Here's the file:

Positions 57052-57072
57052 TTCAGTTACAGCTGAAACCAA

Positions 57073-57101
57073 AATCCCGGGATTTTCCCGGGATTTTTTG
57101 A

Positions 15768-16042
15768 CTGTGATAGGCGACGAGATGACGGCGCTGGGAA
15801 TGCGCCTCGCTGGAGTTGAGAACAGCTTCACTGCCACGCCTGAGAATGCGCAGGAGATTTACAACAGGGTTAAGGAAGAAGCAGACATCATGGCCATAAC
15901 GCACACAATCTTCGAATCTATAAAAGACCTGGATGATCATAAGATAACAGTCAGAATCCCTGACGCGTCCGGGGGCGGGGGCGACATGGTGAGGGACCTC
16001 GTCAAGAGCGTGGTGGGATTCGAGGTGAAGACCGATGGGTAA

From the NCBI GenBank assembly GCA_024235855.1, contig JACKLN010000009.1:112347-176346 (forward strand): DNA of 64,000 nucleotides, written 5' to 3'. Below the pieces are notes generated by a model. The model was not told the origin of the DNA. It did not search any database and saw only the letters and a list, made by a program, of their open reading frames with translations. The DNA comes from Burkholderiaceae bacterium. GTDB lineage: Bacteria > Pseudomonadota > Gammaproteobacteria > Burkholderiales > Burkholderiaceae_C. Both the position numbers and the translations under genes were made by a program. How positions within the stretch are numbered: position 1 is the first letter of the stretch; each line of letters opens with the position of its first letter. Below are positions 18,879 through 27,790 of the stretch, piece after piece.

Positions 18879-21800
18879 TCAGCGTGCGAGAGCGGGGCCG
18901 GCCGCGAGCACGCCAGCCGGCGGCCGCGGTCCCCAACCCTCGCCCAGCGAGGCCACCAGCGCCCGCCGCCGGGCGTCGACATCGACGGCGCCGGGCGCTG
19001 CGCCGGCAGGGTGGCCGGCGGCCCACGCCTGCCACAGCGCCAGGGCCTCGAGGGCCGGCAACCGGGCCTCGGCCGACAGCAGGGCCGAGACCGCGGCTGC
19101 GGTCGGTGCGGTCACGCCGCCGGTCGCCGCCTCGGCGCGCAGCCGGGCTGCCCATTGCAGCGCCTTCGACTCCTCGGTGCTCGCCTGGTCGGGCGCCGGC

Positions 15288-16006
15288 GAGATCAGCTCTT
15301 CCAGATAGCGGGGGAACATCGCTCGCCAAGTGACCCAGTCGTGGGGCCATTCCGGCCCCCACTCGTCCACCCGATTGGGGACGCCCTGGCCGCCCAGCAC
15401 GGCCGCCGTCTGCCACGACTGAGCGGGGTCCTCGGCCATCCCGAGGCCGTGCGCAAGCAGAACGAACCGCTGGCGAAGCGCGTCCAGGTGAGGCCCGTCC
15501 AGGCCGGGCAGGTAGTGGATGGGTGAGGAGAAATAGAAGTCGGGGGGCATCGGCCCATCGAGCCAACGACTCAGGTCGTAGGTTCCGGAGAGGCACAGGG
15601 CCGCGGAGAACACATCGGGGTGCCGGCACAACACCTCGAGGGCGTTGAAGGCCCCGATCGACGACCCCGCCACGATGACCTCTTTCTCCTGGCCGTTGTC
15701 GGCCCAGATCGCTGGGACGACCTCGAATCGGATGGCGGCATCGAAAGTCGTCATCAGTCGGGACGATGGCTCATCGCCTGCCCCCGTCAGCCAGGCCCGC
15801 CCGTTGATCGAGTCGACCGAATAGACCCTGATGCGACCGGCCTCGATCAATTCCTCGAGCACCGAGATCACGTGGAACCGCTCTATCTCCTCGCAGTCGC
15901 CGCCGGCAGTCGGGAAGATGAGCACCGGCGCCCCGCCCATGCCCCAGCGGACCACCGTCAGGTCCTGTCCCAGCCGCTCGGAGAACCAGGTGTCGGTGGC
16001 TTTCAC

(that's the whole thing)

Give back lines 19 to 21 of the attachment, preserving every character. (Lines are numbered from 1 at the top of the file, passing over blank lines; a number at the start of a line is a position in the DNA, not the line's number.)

15301 CCAGATAGCGGGGGAACATCGCTCGCCAAGTGACCCAGTCGTGGGGCCATTCCGGCCCCCACTCGTCCACCCGATTGGGGACGCCCTGGCCGCCCAGCAC
15401 GGCCGCCGTCTGCCACGACTGAGCGGGGTCCTCGGCCATCCCGAGGCCGTGCGCAAGCAGAACGAACCGCTGGCGAAGCGCGTCCAGGTGAGGCCCGTCC
15501 AGGCCGGGCAGGTAGTGGATGGGTGAGGAGAAATAGAAGTCGGGGGGCATCGGCCCATCGAGCCAACGACTCAGGTCGTAGGTTCCGGAGAGGCACAGGG